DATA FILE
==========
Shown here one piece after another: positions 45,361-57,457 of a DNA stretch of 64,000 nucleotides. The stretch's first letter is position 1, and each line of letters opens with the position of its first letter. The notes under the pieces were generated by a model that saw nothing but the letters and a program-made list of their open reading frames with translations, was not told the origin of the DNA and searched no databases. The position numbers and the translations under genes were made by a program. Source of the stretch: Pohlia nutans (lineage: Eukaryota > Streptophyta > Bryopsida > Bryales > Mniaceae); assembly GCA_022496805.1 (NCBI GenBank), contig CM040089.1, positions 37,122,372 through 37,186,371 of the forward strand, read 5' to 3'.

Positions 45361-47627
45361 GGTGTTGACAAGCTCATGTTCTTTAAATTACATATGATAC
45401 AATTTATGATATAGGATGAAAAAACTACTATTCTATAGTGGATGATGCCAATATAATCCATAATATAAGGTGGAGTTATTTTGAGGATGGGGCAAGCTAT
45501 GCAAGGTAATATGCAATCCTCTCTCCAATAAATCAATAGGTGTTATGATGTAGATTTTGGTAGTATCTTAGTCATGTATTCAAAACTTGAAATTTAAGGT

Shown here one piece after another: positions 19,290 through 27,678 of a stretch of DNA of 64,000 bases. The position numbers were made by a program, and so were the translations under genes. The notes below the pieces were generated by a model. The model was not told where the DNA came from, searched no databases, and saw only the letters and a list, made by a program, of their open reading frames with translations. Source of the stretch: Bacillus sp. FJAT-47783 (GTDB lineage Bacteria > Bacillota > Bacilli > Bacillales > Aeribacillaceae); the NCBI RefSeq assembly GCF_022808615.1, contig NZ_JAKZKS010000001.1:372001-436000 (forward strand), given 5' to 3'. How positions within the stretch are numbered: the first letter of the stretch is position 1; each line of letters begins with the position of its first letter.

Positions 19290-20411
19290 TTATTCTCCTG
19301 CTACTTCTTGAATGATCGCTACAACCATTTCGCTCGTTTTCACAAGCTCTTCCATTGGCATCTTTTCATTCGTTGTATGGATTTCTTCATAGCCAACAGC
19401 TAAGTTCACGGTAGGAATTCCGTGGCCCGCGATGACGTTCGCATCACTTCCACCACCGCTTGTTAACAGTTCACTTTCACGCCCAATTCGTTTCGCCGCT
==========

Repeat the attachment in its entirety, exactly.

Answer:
Shown here one piece after another: positions 45,361-57,457 of a DNA stretch of 64,000 nucleotides. The stretch's first letter is position 1, and each line of letters opens with the position of its first letter. The notes under the pieces were generated by a model that saw nothing but the letters and a program-made list of their open reading frames with translations, was not told the origin of the DNA and searched no databases. The position numbers and the translations under genes were made by a program. Source of the stretch: Pohlia nutans (lineage: Eukaryota > Streptophyta > Bryopsida > Bryales > Mniaceae); assembly GCA_022496805.1 (NCBI GenBank), contig CM040089.1, positions 37,122,372 through 37,186,371 of the forward strand, read 5' to 3'.

Positions 45361-47627
45361 GGTGTTGACAAGCTCATGTTCTTTAAATTACATATGATAC
45401 AATTTATGATATAGGATGAAAAAACTACTATTCTATAGTGGATGATGCCAATATAATCCATAATATAAGGTGGAGTTATTTTGAGGATGGGGCAAGCTAT
45501 GCAAGGTAATATGCAATCCTCTCTCCAATAAATCAATAGGTGTTATGATGTAGATTTTGGTAGTATCTTAGTCATGTATTCAAAACTTGAAATTTAAGGT

Shown here one piece after another: positions 19,290 through 27,678 of a stretch of DNA of 64,000 bases. The position numbers were made by a program, and so were the translations under genes. The notes below the pieces were generated by a model. The model was not told where the DNA came from, searched no databases, and saw only the letters and a list, made by a program, of their open reading frames with translations. Source of the stretch: Bacillus sp. FJAT-47783 (GTDB lineage Bacteria > Bacillota > Bacilli > Bacillales > Aeribacillaceae); the NCBI RefSeq assembly GCF_022808615.1, contig NZ_JAKZKS010000001.1:372001-436000 (forward strand), given 5' to 3'. How positions within the stretch are numbered: the first letter of the stretch is position 1; each line of letters begins with the position of its first letter.

Positions 19290-20411
19290 TTATTCTCCTG
19301 CTACTTCTTGAATGATCGCTACAACCATTTCGCTCGTTTTCACAAGCTCTTCCATTGGCATCTTTTCATTCGTTGTATGGATTTCTTCATAGCCAACAGC
19401 TAAGTTCACGGTAGGAATTCCGTGGCCCGCGATGACGTTCGCATCACTTCCACCACCGCTTGTTAACAGTTCACTTTCACGCCCAATTCGTTTCGCCGCT